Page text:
Weaving a story: Nakshi Kantha Embroidery from West Bengal

03-03-2021

Weaving a story: Kantha Embroidery

Every art form has a story to tell. But none can narrate better than Kantha Embroidery. Known since time immemorial, Kantha work is the best form of personal and artistic expression. What started as a hobby to utilize old and waste fabrics by the rural women of West Bengal became one of the most sought-after crafts of all times. From apparels like sarees, suits, dupattas, shawls, scarves, and skirts to home décor items like the cushion and pillow covers, bed sheets, curtains, tablecloths and mats, rugs, quilts, and blankets, Kantha work creates a perfect blend of the traditional and the contemporary.

The embroidery done on discarded clothes derives its name from the Sanskrit word ‘Kantha’ which means ‘rags’. ‘Kantha’ also means ‘throat’ and thus the embroidery done in earlier times began by telling the mythological tale of Lord Shiva (NeelKanth) consuming poison.

The gorgeous Kantha embroidery involves the simple running stitches done mostly on the cotton and silk fabric with beautiful and colourful motifs of flowers, animals, birds, and basic geometrical shapes. Over time, more elaborate patterns from mythology, folklore, and everyday life scenes developed, which came to be known as ‘Nakshi Kantha’ after the Bengali word ‘naksha,’ which means artistic patterns. The entire piece of fabric is covered with multiple lines of straight, running stitches giving a slightly wrinkled and wavy effect to the cloth. To cater to the modern demands, Kantha embroidery has expanded its reach beyond cotton and silk fabric and is now done on different fabrics like Crepe, Georgette, and Chiffon as well.   

Based on the use of the fabric, Kantha is divided into seven different types:

Lep Kantha

This type of embroidery is done on a number of sari layers, placed on top of each other to be used as a quilt during winters. Simple geometrical designs are made with straight running stitches using coloured threads.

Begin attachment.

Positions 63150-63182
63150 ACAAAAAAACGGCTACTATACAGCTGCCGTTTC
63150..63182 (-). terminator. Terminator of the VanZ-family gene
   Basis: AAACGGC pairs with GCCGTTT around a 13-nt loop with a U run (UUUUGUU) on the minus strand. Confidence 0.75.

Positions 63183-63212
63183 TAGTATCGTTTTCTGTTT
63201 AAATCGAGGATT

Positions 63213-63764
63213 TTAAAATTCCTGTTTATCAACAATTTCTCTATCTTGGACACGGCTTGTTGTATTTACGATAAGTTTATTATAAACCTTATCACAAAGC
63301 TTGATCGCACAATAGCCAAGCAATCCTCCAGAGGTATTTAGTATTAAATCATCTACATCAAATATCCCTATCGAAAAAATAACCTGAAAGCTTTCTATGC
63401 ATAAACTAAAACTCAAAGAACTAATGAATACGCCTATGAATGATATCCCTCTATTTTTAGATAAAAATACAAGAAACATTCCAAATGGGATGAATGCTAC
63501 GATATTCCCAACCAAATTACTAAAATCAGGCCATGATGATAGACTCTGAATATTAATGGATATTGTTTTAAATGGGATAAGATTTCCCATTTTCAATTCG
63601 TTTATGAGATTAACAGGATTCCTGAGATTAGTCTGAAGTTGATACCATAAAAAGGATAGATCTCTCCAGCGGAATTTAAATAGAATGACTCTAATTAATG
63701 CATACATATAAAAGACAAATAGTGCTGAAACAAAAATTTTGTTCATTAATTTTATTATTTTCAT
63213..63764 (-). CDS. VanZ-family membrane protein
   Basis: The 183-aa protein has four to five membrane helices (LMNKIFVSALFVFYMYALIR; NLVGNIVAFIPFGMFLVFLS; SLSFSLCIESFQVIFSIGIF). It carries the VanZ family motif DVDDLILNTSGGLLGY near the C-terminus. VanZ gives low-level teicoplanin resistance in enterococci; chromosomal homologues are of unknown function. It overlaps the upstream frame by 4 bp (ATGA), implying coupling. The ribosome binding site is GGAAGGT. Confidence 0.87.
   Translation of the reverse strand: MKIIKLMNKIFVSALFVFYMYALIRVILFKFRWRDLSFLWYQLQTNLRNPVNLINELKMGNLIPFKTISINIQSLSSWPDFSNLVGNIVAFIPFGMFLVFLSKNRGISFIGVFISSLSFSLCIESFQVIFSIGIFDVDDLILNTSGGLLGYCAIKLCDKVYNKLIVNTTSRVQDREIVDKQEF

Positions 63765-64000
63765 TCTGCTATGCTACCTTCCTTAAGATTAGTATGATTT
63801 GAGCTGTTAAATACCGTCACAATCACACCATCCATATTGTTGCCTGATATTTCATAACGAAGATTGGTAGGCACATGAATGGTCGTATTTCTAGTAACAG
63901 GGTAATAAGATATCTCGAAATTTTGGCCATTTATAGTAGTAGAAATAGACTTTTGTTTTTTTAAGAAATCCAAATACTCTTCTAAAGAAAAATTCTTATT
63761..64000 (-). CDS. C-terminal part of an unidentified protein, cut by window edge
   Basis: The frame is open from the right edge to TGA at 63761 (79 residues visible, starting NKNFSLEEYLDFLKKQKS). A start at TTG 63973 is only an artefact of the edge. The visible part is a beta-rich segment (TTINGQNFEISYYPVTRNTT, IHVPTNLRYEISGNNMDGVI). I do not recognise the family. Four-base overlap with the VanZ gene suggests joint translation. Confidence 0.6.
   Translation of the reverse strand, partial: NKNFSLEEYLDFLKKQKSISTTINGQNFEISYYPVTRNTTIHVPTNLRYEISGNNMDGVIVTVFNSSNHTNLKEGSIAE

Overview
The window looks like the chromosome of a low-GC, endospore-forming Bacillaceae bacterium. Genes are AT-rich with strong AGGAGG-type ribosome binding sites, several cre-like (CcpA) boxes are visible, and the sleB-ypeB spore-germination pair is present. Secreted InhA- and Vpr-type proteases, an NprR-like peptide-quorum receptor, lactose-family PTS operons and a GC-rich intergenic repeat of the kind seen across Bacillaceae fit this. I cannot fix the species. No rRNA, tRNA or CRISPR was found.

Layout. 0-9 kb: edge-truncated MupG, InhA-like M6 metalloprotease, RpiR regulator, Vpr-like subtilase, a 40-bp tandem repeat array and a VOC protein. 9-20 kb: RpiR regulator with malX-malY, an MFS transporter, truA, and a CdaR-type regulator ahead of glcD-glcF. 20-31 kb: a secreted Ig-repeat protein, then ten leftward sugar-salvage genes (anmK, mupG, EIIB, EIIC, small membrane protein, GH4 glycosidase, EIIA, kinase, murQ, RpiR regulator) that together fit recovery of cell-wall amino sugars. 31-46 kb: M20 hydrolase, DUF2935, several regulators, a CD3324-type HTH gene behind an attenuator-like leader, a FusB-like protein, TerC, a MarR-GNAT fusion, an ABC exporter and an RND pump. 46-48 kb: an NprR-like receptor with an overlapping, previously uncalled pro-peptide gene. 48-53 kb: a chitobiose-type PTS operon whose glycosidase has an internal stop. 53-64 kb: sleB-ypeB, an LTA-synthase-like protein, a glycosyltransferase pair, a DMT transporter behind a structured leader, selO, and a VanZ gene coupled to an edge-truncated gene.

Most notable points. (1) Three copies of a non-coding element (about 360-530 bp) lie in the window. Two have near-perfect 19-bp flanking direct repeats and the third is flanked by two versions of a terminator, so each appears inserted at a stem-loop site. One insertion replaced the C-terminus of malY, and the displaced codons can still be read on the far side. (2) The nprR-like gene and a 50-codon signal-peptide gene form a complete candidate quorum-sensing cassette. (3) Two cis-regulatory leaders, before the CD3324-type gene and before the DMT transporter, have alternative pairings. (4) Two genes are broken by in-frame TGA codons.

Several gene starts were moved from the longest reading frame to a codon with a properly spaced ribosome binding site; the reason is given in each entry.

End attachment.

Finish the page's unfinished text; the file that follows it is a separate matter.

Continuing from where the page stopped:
Sujani Kantha

This is the most popular and beautiful Kantha. Mostly done on blankets or clothes used for special functions and weddings, sujani Kantha has diverse patterns like the lotus flower, scenes from Ramayana, Mahabharata, folktales, dancing girls, men riding on horseback, birds, animals, bees, a procession in motion, etc.  A border with geometrical patterns at both ends of the fabric is a major characteristic of sujani kantha.

Baiton Kantha

This embroidery is done on the fabrics that are used to cover books and other valuables. The motifs of lotus, pots, conch shells, trees, plants, flowers, birds, elephants, chariot, human and divine figures are generally made using red, yellow, green, and blue coloured threads.  It is elaborately patterned with borders of colourful designs. This kantha is often carried while traveling and is presented as gifts to family and friends.

Oaar Kantha

In this type simple designs with decorative borders are done. They are generally found on pillow and cushion covers. Simple designs like trees, plants, creepers, birds with a decorative border are made around its four sides.

Arshilata Kantha

Arshilata is used as a cover for mirrors, comb, and other toilet accessories. It has a wide border and the central motif is depicted from the scenes of Krishna Leela or Radha-Krishna Raas. The lotus flower, trees, creepers, spirals, inverted triangles, zig-zag lines are some of the other used motifs.

Durjani/Thalia Kantha

It is a square piece kantha that is used to cover the wallet. It has a lotus motif in the center with an elaborate border at the sides.

Rumal Kantha

This is the smallest among all the kanthas. Like most of the other kanthas, lotus remains the main theme of this embroidery. At times motifs of plants and animals are also embroidered.  

This exquisite art of Kantha is passed down through generations and is mostly practiced by the women of West Bengal wherein the intricate stitches are woven using just a needle and thread on the fabric. The flourishing art saw a decline after the partition of India and Pakistan when most of the Bengali artisans migrated to Bangladesh (then East Pakistan). But in recent times, with the efforts of many art connoisseurs, Kantha embroidery is revived and resurrected. To prevent the imitation of this precious embroidery and to preserve the rights of women workers for whom this art has been a major source of living for decades, Nakshi Kantha is awarded Geographical Indication (G.I.) tag in the year 2008.